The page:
Made it through Sandy (mostly) intact? Now comes the hard part.
The New York Police Department’s Office of Community Affairs has put together a list of safety tips for residents who are returning home after Hurricane Sandy, cleaning up debris or making repairs.
NYPD suggests putting together a cleanup kit that includes rubber gloves, cleaning products, bleach, sponges, goggles, spatula, cleanup suits, rubber boots, odor-control products, trash bags, hydrogen peroxide, adhesive bandages, antibiotic ointments and work towels.
Here are the safety tips, which were provided to the NYPD by state and federal emergency management officials.
1. Before entering a building, be sure to check for downed or loose power lines and gas leaks, which will smell like rotten eggs. If you think there is a leak, call Con Edison immediately. If you see a downed power line, move away from it and do not try to touch with any other object, such as a broom. Do not drive over a downed line.
Also, look for external damage by examining your home’s foundation, roof and chimney for cracks. Inspect porch roofs and overhangs. If you find damage, contact a building inspector before you enter the house.
If the door sticks at the top as it opens, it could mean the ceiling is ready to cave in. If you force it open, stand outside to avoid being hit by falling debris. If the ceiling is sagging, leave the building immediately.
2. After entering a building, double check for gas leaks. Return to your home during daylight to avoid turning on lights. Do not light candles or cigarettes until you are sure it is safe.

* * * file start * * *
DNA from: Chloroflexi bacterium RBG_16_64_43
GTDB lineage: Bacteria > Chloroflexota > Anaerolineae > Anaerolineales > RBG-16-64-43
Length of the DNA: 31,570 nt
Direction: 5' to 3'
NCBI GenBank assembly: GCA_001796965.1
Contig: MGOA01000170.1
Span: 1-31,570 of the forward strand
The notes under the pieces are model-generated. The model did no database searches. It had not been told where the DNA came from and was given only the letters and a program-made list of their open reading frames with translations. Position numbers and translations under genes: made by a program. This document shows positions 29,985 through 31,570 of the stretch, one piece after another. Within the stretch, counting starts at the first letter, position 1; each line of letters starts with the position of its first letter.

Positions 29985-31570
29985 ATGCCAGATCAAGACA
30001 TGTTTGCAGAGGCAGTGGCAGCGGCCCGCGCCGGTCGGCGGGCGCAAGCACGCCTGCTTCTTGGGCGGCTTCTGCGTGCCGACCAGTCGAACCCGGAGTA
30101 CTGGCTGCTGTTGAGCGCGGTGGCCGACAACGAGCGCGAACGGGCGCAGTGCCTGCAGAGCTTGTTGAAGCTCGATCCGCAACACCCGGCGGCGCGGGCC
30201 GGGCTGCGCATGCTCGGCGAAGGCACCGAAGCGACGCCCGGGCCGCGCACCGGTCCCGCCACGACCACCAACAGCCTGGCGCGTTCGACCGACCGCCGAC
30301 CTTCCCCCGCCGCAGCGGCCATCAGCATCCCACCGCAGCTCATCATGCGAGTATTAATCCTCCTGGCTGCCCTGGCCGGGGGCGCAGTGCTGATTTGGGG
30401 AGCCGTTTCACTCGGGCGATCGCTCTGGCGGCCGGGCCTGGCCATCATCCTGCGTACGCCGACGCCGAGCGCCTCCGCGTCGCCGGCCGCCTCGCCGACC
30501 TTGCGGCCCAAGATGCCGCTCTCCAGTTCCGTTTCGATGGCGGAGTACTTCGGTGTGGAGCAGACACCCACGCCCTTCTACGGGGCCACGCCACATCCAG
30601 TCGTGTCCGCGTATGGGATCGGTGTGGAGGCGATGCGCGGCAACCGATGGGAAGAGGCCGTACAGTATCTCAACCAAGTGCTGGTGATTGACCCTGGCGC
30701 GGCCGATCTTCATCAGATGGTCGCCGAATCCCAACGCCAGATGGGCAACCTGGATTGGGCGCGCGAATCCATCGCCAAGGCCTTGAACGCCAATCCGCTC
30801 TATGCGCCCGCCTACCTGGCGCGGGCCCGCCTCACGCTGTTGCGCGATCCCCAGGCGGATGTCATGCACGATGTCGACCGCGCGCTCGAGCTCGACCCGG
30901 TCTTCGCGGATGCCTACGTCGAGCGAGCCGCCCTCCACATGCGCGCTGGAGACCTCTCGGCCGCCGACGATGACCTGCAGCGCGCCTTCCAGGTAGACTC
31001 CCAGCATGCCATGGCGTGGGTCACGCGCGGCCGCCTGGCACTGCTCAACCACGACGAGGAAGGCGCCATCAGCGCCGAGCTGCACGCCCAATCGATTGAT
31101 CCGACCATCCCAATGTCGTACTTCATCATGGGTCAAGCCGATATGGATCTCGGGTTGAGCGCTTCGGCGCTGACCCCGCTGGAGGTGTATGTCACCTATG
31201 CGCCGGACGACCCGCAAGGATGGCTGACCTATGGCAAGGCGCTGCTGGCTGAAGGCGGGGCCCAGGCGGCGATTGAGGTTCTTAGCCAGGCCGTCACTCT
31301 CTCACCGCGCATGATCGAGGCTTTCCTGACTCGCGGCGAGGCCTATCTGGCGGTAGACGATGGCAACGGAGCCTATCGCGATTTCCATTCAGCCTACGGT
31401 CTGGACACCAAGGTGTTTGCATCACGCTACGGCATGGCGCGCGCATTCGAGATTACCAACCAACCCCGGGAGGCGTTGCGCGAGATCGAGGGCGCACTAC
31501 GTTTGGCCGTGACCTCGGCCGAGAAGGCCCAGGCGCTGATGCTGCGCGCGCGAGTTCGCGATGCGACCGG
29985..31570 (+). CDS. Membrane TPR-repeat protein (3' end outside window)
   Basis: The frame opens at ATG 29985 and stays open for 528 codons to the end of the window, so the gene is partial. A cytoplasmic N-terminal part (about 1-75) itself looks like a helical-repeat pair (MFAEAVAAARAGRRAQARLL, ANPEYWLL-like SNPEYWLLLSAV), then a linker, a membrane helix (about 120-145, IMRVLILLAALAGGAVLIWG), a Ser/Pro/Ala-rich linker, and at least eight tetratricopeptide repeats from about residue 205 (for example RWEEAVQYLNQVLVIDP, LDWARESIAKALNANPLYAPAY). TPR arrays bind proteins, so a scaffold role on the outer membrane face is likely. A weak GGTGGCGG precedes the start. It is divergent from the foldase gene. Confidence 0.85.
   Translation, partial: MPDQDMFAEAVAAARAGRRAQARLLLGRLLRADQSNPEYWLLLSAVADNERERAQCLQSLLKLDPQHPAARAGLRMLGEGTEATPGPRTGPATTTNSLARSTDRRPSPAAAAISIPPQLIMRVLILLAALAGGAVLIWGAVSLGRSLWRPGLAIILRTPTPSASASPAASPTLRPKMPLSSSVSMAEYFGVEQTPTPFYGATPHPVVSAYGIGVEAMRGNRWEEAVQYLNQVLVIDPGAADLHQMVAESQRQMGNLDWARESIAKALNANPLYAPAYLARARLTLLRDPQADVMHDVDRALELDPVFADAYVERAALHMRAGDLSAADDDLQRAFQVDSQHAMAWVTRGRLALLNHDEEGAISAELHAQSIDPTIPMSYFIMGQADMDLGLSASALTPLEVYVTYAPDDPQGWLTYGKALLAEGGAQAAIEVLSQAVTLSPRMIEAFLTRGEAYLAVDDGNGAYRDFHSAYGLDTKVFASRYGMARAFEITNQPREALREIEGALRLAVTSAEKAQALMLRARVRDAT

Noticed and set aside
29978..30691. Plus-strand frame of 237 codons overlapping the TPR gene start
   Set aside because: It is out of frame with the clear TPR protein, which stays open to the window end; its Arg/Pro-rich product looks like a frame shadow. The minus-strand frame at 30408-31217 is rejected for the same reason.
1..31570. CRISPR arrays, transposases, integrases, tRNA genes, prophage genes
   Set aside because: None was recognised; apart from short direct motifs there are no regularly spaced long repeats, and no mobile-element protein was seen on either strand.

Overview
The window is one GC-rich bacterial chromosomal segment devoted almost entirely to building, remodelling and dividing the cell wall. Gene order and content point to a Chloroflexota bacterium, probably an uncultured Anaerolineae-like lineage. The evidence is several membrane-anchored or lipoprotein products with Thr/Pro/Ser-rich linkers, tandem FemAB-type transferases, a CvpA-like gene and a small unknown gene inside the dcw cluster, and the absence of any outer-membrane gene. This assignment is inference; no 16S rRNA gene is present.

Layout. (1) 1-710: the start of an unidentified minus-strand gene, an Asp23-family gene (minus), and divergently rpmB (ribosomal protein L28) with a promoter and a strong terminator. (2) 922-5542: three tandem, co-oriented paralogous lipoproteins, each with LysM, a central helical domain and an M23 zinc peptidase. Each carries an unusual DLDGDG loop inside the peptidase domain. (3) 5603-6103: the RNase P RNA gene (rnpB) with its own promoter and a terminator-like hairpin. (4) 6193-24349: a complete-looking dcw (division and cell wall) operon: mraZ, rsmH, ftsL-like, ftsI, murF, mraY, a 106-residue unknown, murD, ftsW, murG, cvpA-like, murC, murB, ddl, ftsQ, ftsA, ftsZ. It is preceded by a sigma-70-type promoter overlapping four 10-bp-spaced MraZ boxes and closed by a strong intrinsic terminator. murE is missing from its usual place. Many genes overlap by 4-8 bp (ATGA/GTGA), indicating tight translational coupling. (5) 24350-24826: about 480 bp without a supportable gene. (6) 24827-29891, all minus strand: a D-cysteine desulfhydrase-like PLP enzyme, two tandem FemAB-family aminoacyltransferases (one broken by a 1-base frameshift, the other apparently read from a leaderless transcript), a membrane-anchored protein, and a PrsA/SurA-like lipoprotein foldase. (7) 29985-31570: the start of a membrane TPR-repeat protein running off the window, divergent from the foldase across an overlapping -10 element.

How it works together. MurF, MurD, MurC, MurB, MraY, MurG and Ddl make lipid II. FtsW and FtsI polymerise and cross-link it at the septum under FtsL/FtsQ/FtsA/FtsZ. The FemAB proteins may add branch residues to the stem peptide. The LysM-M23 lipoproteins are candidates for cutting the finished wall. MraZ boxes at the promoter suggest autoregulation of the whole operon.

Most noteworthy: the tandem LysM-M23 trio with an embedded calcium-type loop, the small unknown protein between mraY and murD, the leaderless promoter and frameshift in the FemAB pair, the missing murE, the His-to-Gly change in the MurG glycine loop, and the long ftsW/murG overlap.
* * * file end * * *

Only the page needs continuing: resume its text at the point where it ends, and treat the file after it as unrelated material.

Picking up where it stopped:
If you smell gas or hear a hissing or blowing sound, open a window and leave immediately. Turn off the main gas valve from outside if possible. Call your gas company from a neighbor’s home or from a cell phone away from the building.
You may want to have an electrician check your wiring. Do not turn on the lights if you feel unsure whether they are safe to use.
Check your water and sewage systems. If pipes appear damaged, turn off the main water valve.
3. When you begin cleaning up, wear protective clothing. If you have cuts on your hands or other body parts, protect them from contact with water or debris. Try to wear face filtering masks and gloves when cleaning.
4. To apply for disaster assistance, call FEMA at 1-800-621-3362. This number is available from 7 a.m. to 10 p.m. daily.
Assistance can include rental payments for temporary housing while homes are unlivable, unemployment payments for those who lost jobs due to the disaster, low interest loans to cover residential losses not fully compensated by insurance, loans up to $2 million for small businesses, grants for home repairs and replacement of household items and grants to replace personal property and help meet medical, dental, funeral and transportation needs.
To register for assistance, you will need to provide your Social Security number, insurance and financial information, contact information and electronic funds transfer information, if applicable.